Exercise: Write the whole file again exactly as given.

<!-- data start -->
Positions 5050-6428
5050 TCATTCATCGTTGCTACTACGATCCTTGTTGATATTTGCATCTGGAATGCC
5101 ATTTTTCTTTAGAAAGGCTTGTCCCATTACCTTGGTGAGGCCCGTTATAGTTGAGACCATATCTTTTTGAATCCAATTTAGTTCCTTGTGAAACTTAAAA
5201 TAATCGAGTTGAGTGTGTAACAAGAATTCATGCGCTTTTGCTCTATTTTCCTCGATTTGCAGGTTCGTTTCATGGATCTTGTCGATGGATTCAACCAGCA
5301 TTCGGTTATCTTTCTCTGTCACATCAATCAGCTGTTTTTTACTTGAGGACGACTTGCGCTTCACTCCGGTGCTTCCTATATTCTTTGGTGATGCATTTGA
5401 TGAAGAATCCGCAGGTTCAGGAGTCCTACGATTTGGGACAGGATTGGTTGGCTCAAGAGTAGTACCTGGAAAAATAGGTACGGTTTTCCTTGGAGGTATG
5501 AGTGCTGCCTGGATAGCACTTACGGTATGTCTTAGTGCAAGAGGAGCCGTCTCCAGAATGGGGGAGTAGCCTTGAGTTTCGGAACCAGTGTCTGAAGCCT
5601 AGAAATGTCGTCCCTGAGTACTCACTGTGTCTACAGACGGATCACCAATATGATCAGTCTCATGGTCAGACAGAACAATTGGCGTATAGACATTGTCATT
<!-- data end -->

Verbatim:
Positions 5050-6428
5050 TCATTCATCGTTGCTACTACGATCCTTGTTGATATTTGCATCTGGAATGCC
5101 ATTTTTCTTTAGAAAGGCTTGTCCCATTACCTTGGTGAGGCCCGTTATAGTTGAGACCATATCTTTTTGAATCCAATTTAGTTCCTTGTGAAACTTAAAA
5201 TAATCGAGTTGAGTGTGTAACAAGAATTCATGCGCTTTTGCTCTATTTTCCTCGATTTGCAGGTTCGTTTCATGGATCTTGTCGATGGATTCAACCAGCA
5301 TTCGGTTATCTTTCTCTGTCACATCAATCAGCTGTTTTTTACTTGAGGACGACTTGCGCTTCACTCCGGTGCTTCCTATATTCTTTGGTGATGCATTTGA
5401 TGAAGAATCCGCAGGTTCAGGAGTCCTACGATTTGGGACAGGATTGGTTGGCTCAAGAGTAGTACCTGGAAAAATAGGTACGGTTTTCCTTGGAGGTATG
5501 AGTGCTGCCTGGATAGCACTTACGGTATGTCTTAGTGCAAGAGGAGCCGTCTCCAGAATGGGGGAGTAGCCTTGAGTTTCGGAACCAGTGTCTGAAGCCT
5601 AGAAATGTCGTCCCTGAGTACTCACTGTGTCTACAGACGGATCACCAATATGATCAGTCTCATGGTCAGACAGAACAATTGGCGTATAGACATTGTCATT